Deciphering the Research: Do Omega-3 Supplements Work?
The health and wellness community has for years touted the benefits of omega-3 fatty acids – ranging from cardiovascular health, cholesterol reduction, anti-inflammatory properties to improving brain function. These benefits undoubtedly created consumer demand, and the food and supplements industries responded by marketing omega-3 in everything from gummy vitamins to eggs and yogurt, and even in food and supplements for our four-legged friends.
More Options, More Confusion
While growth in the category has certainly created more awareness and options for consumers, it has also created confusion. While the American Heart Association (AHA) advised people 15 years ago that fish oil could help prevent further heart disease, a more recent AHA study suggests fish oil supplements may help prevent death after a heart attack – but lack evidence of cardiovascular benefit for the general population. Meanwhile, a Harvard-led study of more than 25,000 people age 50 and older who took daily supplements containing omega-3 fatty acids provides evidence that the omega 3 fatty acids found in fish like salmon, sardines or tuna can have a beneficial effect on heart health and lower heart attack risk. So, one inconclusive, one positive – and these are just two recent studies focused on heart disease.
A Google search on “omega-3 research” will generate news results including research on the fatty acids’ impact on everything from weight loss to brain function and premature births. Some suggest their efficacy, while others are not as encouraging – and then there are the nuances and questions raised within the scientific community based on the diversity (or uniformity) of the populations surveyed, type of omega-3 fatty acids used in the study, and multiple other factors. So, does this mean you won’t benefit from an omega-3 supplement?
What the Studies Don’t Always Control: Dosage
While addressing the nuances and questions raised by such diverse studies would merit multiple additional studies and research, there is one specific factor that reflects significant variability across these studies – the type and dosage of omega-3 supplement taken by study participants.
Different Dosage Needed to Realize Different Benefits
There are reasons why each study focuses on a different health benefit. One explanation is that each desired health benefit – whether it’s cardiovascular health, decreased inflammation, or improved brain function – requires a different daily dose of omega-3. GOED – the global organization for EPA & DHA omega-3s – offers the following intake recommendations for three key benefits:
Several studies have failed to reach a definitive outcome or conclusion based on insufficient statistical significance. Because many of the studies were limited to a particular duration or to observe a small population, they oftentimes failed to generate results of statistical significance. One potential contributing factor may be the lack of clarity or consistency to the dose and quality of omega-3 taken by study participants.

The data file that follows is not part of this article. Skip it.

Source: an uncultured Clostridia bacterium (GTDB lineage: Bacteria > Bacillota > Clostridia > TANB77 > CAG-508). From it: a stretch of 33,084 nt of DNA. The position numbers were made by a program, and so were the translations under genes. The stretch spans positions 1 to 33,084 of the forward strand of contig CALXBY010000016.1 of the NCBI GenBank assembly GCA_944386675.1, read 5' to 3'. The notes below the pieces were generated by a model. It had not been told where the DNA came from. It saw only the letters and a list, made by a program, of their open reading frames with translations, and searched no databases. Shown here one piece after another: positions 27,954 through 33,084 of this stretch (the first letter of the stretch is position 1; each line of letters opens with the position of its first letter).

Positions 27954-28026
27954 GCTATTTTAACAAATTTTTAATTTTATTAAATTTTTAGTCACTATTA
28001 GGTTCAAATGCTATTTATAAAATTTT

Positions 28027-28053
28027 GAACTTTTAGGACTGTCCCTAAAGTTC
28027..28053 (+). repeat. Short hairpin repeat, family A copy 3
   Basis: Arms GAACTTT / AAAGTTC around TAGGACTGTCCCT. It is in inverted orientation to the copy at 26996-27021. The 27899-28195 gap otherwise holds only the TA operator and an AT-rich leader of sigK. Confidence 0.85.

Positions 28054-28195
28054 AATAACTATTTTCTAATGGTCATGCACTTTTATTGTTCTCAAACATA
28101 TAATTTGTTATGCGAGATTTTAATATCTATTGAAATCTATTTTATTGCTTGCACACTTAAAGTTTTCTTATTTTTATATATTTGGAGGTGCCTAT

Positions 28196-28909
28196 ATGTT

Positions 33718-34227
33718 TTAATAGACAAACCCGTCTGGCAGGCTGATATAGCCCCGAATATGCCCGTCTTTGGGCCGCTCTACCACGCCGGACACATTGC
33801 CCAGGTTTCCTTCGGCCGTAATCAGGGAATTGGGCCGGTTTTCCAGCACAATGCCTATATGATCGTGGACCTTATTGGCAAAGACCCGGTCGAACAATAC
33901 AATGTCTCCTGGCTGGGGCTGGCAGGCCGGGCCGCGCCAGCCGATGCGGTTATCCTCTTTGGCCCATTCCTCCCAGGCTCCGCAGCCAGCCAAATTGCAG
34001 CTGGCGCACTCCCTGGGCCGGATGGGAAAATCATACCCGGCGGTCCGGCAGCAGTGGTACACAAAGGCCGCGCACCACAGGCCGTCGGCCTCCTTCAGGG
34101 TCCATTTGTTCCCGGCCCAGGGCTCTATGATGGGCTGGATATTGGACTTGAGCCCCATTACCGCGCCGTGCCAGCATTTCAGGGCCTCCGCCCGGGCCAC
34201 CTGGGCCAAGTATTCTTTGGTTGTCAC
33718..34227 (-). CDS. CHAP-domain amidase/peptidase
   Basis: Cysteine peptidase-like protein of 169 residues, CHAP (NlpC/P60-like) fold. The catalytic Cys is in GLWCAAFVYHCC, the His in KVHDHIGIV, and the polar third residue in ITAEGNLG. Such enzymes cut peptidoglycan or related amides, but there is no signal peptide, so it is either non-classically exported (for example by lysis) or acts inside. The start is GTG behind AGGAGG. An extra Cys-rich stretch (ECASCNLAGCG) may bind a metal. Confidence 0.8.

Different Sources to Obtain Those Doses
As such, the leads of several studies ultimately suggested that consumers interested in attaining benefit from Omega-3 supplements consider consuming Omega-3 directly from natural food sources. Sounds like a wise solution, no? According to GOED, seafood is the primary source of EPA and DHA in the diet. The Dietary Guidelines for Americans recommend two servings of fatty fish per week to deliver the recommended amount of omega-3s your body needs to support cardiovascular health. For pregnant or lactating women, that recommended dosage about doubles. And for general health, we’re looking at more than 1g (vs. mg) of Omega-3 EPA+DHA per day. That’s a lot of salmon and other natural sources – daily.
To Achieve a High Dose, Supplements are More Efficient
Which brings us back to the benefit of supplements: because it will be challenging (to say the least) for most people to consume sufficient cold-water, fatty fish (or other high omega-3 food sources) to reach the minimum recommended daily dosage, supplements continue to play a positive role. 2 soft gels daily of a high quality supplement like Oceanblue Omega-3 2100 will deliver 2,100mg of omega-3 fatty acids (1,350mg EPA/ 600mg DHA/ 150mg DPA), sourced from wild-caught anchovies and sardines with zero to low mercury exposure off the Peruvian coast. In case you’re running the calculations, that’s more than 4 times GOED’s daily recommendation to reduce the risk of coronary heart disease, and the equivalent of consuming nearly 4oz. of salmon daily.